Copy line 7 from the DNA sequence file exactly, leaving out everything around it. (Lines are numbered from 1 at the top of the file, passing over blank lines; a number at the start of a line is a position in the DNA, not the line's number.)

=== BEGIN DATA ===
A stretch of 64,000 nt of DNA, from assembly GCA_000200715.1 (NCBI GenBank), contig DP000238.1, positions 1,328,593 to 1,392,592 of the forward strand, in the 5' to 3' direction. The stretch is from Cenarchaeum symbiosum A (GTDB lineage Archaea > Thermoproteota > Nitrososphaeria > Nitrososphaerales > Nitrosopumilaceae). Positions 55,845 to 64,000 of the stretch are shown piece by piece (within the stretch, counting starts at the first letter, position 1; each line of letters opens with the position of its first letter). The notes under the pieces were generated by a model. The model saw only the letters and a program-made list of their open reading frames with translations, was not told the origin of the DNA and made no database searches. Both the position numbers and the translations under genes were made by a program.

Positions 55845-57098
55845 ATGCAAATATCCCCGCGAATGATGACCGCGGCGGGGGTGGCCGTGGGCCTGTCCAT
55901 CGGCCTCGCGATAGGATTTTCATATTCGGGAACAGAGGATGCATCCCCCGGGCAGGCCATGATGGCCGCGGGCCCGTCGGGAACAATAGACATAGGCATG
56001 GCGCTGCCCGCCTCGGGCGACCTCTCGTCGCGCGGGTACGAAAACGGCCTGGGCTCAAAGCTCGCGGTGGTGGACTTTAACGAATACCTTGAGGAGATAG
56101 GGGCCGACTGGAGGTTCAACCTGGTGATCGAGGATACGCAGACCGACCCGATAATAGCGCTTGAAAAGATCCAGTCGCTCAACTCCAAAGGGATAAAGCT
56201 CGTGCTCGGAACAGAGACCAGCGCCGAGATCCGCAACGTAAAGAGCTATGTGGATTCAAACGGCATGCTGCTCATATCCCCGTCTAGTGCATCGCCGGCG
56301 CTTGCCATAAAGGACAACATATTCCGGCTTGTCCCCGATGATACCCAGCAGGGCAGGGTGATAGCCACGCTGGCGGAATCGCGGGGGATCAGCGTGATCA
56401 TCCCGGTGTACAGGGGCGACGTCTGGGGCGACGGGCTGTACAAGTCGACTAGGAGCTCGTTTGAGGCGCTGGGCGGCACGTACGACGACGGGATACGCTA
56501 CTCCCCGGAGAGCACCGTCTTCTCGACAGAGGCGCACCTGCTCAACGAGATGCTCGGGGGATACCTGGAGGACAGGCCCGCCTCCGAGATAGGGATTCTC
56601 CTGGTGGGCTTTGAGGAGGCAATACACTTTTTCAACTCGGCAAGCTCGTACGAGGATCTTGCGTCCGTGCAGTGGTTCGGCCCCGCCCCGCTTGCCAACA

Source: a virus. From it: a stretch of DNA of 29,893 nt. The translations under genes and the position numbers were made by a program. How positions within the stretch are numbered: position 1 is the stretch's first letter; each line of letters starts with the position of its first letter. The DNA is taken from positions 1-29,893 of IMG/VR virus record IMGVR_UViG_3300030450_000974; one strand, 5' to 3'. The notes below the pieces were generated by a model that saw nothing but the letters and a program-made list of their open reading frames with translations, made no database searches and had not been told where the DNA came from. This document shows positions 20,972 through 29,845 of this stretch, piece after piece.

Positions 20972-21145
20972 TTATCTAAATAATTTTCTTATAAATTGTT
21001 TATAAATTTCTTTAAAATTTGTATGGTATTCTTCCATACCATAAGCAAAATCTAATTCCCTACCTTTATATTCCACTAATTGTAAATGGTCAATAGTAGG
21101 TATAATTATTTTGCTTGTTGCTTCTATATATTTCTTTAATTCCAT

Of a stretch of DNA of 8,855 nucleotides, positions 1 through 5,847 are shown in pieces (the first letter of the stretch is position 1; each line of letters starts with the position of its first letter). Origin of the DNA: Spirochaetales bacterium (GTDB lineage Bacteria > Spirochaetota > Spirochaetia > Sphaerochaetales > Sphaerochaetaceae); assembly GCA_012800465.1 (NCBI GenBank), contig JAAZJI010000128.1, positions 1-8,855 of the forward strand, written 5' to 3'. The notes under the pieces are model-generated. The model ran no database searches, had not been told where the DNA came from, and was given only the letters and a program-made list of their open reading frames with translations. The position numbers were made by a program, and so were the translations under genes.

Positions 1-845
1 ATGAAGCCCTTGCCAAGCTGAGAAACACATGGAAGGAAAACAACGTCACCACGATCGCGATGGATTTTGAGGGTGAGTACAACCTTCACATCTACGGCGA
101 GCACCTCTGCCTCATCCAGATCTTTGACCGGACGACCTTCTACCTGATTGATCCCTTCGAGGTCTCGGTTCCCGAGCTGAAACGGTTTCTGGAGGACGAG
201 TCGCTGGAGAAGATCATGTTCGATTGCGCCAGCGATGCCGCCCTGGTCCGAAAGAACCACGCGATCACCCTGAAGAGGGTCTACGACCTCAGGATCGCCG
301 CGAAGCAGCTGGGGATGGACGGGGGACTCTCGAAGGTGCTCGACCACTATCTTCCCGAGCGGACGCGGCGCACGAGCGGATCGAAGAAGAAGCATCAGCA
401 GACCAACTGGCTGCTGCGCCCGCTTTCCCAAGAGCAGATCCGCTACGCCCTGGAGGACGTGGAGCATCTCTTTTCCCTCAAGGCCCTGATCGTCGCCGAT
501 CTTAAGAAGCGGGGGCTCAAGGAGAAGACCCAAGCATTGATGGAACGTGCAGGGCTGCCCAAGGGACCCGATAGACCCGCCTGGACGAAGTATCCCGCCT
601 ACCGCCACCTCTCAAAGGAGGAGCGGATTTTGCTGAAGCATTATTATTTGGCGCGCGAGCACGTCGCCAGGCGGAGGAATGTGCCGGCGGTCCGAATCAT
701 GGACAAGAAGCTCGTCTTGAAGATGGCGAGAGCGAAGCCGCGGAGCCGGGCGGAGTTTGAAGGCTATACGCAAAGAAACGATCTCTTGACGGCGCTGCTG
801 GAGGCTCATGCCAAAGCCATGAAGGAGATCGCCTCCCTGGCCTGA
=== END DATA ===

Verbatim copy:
56201 CGTGCTCGGAACAGAGACCAGCGCCGAGATCCGCAACGTAAAGAGCTATGTGGATTCAAACGGCATGCTGCTCATATCCCCGTCTAGTGCATCGCCGGCG